We are helping many buyers sort through a thin assortment of listed homes in Tacoma. Reasonably priced new listings are drawing multiple offers. Here is a breakdown of what is now pending and active in each price category in the north end. To give a point of reference, a balanced market has about half as many pending sales as active listings (50%). Most categories are in north Tacoma are way out of balance. Check out a few in particular. Below $200,000… 232% pending! That is a lot more demand than supply. And another interesting price range is the $500,000 to $550,000 range, at 100%. I can’t tell you the last time I saw that. People, these are the conditions that drive prices up. I’m looking for an increase in values this year, perhaps significant.
Tacoma real estate 2013 (with gratuitous sports commentary)
We erroneously think of January 2 as being the day the new buyers come out and the market wakes from its holiday snooze. In reality there is a lag. Most years it is around the second week of the month when our phones start ringing and we begin the process David calls "getting busy getting busy", i.e. the time when we have a lot of those initial conversations with prospective buyers and sellers. This January, it was midweek last week that these calls and emails started coming in. I theorize that the loathsome flu virus going around delayed things. The virus took me down, but oddly enough, that couldn’t have happened at a better time; immediately after our holiday trip to Idaho and during that lag. It is always nice to hear from buyers, but at this juncture it is particularly nice to hear from sellers, since inventory is in short supply. We ended 2012 with about half as many north Tacoma homes as last year. This market needs good homes listed, the sooner the better. Buyers are ready, interest rates are favorable and the signs seem to point to improvement in values for 2013. If you have been considering selling Tacoma real estate, please call!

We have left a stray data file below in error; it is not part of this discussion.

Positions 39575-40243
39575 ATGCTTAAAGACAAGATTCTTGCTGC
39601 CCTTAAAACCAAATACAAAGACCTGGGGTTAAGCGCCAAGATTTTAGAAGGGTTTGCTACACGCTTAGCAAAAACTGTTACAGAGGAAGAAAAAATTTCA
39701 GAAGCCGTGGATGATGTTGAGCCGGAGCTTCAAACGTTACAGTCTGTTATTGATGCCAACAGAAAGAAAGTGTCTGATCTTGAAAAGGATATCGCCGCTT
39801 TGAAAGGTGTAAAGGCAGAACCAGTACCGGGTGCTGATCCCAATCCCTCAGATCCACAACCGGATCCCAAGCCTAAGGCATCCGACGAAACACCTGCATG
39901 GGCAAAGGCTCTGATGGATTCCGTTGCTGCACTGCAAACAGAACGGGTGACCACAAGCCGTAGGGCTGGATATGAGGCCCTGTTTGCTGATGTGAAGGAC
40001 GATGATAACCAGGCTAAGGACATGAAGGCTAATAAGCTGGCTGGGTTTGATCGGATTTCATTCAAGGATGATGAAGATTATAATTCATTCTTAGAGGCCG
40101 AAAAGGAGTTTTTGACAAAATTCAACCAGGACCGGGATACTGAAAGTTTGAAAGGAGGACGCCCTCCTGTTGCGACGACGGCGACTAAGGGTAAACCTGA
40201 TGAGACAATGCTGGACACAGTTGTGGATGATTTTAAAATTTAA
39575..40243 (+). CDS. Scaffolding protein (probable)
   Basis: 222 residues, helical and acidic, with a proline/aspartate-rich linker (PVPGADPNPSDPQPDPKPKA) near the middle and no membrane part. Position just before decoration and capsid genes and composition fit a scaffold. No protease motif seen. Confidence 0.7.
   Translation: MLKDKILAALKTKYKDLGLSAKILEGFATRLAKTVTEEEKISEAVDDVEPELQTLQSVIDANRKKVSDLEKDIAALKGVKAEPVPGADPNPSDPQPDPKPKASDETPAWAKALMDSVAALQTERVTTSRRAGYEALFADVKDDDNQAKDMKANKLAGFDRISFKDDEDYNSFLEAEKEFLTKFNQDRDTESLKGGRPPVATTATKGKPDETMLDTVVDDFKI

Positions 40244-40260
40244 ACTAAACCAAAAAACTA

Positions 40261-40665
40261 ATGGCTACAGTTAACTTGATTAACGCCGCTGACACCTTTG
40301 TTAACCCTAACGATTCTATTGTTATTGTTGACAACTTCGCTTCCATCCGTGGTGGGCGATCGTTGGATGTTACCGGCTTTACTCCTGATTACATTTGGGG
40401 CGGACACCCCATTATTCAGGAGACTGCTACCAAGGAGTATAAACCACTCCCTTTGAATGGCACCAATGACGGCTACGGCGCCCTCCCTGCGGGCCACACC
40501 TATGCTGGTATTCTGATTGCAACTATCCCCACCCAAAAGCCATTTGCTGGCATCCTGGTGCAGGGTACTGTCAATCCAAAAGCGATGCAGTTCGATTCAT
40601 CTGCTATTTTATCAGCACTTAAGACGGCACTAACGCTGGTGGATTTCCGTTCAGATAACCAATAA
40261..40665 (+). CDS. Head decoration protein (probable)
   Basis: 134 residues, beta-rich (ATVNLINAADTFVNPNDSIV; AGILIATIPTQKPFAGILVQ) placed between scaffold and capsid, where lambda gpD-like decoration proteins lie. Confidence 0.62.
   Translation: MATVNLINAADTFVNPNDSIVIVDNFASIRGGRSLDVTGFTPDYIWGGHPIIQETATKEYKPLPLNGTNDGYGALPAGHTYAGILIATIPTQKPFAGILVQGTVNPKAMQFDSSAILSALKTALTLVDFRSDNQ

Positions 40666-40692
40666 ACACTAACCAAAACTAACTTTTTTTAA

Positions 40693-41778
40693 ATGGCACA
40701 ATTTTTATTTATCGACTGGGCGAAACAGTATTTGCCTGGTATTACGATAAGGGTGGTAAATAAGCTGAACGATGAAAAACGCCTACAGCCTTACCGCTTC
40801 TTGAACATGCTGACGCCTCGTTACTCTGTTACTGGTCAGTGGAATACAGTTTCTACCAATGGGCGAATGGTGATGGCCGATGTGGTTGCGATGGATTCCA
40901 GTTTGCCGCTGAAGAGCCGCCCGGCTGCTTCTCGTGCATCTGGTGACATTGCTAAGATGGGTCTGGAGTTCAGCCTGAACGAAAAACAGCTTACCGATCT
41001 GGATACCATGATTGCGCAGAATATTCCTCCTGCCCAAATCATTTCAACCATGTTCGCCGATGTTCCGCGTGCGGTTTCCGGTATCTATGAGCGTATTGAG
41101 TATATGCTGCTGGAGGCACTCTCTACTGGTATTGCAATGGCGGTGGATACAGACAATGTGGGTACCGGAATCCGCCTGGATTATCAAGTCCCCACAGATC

The other upside to being under the weather in early January was that I wasn't out showing homes or sitting open houses when the Seahawks were in the playoffs. I got to see the game against the Redskins in its entirety, as well as that breathtaking game against the Falcons in which the Hawks very nearly pulled off a historically improbable comeback in the second half. It is remarkable and stressful how fast fortunes can change with mere seconds on the clock. I am really looking forward to seeing Russell Wilson and this exciting team in the coming years. Speaking of sports, the interwebs are abuzz with talk that NBA basketball may return to Seattle. The family who owns the Sacramento Kings reached a deal to sell to a group intending to move the franchise to Seattle and dust off the Supersonics name. Like with a real estate purchase and sale, the purchase and sale in the case of the Kings has a contingency, which is basically a big “IF”. It's not contingent on inspection, or appraisal, like a real estate sale, but on approval from NBA Board of Governors. The mayor of Sacramento, Kevin Johnson, himself a former NBA star, plans to present his case to the NBA in April for keeping the team where it is. So it’s not a done deal. We can all relate to the people of Sacramento if they must bid farewell to the Kings, and yet one way or another it would be positive to see a franchise in Seattle again.